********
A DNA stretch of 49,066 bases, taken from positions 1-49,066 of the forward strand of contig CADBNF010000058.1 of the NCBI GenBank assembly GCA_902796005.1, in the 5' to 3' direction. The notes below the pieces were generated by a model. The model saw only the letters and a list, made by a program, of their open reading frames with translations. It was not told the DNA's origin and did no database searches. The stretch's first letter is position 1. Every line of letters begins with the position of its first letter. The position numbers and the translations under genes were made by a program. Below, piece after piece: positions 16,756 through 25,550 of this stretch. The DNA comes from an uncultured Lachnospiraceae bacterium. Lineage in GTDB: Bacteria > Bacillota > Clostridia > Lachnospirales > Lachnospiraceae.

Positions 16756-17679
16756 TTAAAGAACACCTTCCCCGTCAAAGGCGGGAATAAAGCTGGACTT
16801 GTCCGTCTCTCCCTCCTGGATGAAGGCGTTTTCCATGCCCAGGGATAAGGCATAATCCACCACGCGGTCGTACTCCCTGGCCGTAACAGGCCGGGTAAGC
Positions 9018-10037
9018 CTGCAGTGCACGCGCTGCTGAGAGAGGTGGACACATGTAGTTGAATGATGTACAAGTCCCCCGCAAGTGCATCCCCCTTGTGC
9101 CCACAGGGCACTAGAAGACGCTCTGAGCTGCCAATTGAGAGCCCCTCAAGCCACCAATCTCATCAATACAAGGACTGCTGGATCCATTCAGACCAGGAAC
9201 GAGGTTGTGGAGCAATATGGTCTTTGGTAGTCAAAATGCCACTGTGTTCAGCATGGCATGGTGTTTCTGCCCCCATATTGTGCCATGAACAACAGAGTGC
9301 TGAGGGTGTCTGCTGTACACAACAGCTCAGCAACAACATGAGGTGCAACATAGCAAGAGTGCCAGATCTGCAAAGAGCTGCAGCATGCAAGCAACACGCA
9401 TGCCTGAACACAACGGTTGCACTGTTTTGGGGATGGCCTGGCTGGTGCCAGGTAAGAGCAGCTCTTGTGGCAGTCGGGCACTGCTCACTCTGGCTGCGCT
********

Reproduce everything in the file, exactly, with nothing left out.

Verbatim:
A DNA stretch of 49,066 bases, taken from positions 1-49,066 of the forward strand of contig CADBNF010000058.1 of the NCBI GenBank assembly GCA_902796005.1, in the 5' to 3' direction. The notes below the pieces were generated by a model. The model saw only the letters and a list, made by a program, of their open reading frames with translations. It was not told the DNA's origin and did no database searches. The stretch's first letter is position 1. Every line of letters begins with the position of its first letter. The position numbers and the translations under genes were made by a program. Below, piece after piece: positions 16,756 through 25,550 of this stretch. The DNA comes from an uncultured Lachnospiraceae bacterium. Lineage in GTDB: Bacteria > Bacillota > Clostridia > Lachnospirales > Lachnospiraceae.

Positions 16756-17679
16756 TTAAAGAACACCTTCCCCGTCAAAGGCGGGAATAAAGCTGGACTT
16801 GTCCGTCTCTCCCTCCTGGATGAAGGCGTTTTCCATGCCCAGGGATAAGGCATAATCCACCACGCGGTCGTACTCCCTGGCCGTAACAGGCCGGGTAAGC
Positions 9018-10037
9018 CTGCAGTGCACGCGCTGCTGAGAGAGGTGGACACATGTAGTTGAATGATGTACAAGTCCCCCGCAAGTGCATCCCCCTTGTGC
9101 CCACAGGGCACTAGAAGACGCTCTGAGCTGCCAATTGAGAGCCCCTCAAGCCACCAATCTCATCAATACAAGGACTGCTGGATCCATTCAGACCAGGAAC
9201 GAGGTTGTGGAGCAATATGGTCTTTGGTAGTCAAAATGCCACTGTGTTCAGCATGGCATGGTGTTTCTGCCCCCATATTGTGCCATGAACAACAGAGTGC
9301 TGAGGGTGTCTGCTGTACACAACAGCTCAGCAACAACATGAGGTGCAACATAGCAAGAGTGCCAGATCTGCAAAGAGCTGCAGCATGCAAGCAACACGCA
9401 TGCCTGAACACAACGGTTGCACTGTTTTGGGGATGGCCTGGCTGGTGCCAGGTAAGAGCAGCTCTTGTGGCAGTCGGGCACTGCTCACTCTGGCTGCGCT